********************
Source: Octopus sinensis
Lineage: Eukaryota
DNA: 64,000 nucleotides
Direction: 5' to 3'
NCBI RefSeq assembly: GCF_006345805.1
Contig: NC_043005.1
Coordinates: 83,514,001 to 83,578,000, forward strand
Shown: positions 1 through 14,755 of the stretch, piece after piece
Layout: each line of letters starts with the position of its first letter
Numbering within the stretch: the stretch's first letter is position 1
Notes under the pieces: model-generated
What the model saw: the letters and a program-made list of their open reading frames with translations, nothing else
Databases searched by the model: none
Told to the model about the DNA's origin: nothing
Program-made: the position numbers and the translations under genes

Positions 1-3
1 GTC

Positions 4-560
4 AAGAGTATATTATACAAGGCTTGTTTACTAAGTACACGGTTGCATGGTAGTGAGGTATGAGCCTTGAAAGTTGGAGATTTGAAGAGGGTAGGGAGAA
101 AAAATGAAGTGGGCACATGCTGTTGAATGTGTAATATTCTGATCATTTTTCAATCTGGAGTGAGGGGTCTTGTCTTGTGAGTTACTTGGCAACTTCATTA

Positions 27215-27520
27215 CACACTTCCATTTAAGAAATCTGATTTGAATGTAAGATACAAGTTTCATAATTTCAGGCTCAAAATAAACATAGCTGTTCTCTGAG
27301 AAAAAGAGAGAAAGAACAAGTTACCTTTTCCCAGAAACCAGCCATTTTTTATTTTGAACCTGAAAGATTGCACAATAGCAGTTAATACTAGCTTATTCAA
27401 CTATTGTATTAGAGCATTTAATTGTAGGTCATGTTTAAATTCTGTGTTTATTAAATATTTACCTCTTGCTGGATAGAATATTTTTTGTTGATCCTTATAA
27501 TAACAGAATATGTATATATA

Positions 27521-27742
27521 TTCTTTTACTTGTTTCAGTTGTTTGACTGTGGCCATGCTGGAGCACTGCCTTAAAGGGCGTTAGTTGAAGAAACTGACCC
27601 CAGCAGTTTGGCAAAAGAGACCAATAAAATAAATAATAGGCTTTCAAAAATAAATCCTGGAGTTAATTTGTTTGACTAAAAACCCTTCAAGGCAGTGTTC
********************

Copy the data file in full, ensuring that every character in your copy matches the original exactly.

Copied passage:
Source: Octopus sinensis
Lineage: Eukaryota
DNA: 64,000 nucleotides
Direction: 5' to 3'
NCBI RefSeq assembly: GCF_006345805.1
Contig: NC_043005.1
Coordinates: 83,514,001 to 83,578,000, forward strand
Shown: positions 1 through 14,755 of the stretch, piece after piece
Layout: each line of letters starts with the position of its first letter
Numbering within the stretch: the stretch's first letter is position 1
Notes under the pieces: model-generated
What the model saw: the letters and a program-made list of their open reading frames with translations, nothing else
Databases searched by the model: none
Told to the model about the DNA's origin: nothing
Program-made: the position numbers and the translations under genes

Positions 1-3
1 GTC

Positions 4-560
4 AAGAGTATATTATACAAGGCTTGTTTACTAAGTACACGGTTGCATGGTAGTGAGGTATGAGCCTTGAAAGTTGGAGATTTGAAGAGGGTAGGGAGAA
101 AAAATGAAGTGGGCACATGCTGTTGAATGTGTAATATTCTGATCATTTTTCAATCTGGAGTGAGGGGTCTTGTCTTGTGAGTTACTTGGCAACTTCATTA

Positions 27215-27520
27215 CACACTTCCATTTAAGAAATCTGATTTGAATGTAAGATACAAGTTTCATAATTTCAGGCTCAAAATAAACATAGCTGTTCTCTGAG
27301 AAAAAGAGAGAAAGAACAAGTTACCTTTTCCCAGAAACCAGCCATTTTTTATTTTGAACCTGAAAGATTGCACAATAGCAGTTAATACTAGCTTATTCAA
27401 CTATTGTATTAGAGCATTTAATTGTAGGTCATGTTTAAATTCTGTGTTTATTAAATATTTACCTCTTGCTGGATAGAATATTTTTTGTTGATCCTTATAA
27501 TAACAGAATATGTATATATA

Positions 27521-27742
27521 TTCTTTTACTTGTTTCAGTTGTTTGACTGTGGCCATGCTGGAGCACTGCCTTAAAGGGCGTTAGTTGAAGAAACTGACCC
27601 CAGCAGTTTGGCAAAAGAGACCAATAAAATAAATAATAGGCTTTCAAAAATAAATCCTGGAGTTAATTTGTTTGACTAAAAACCCTTCAAGGCAGTGTTC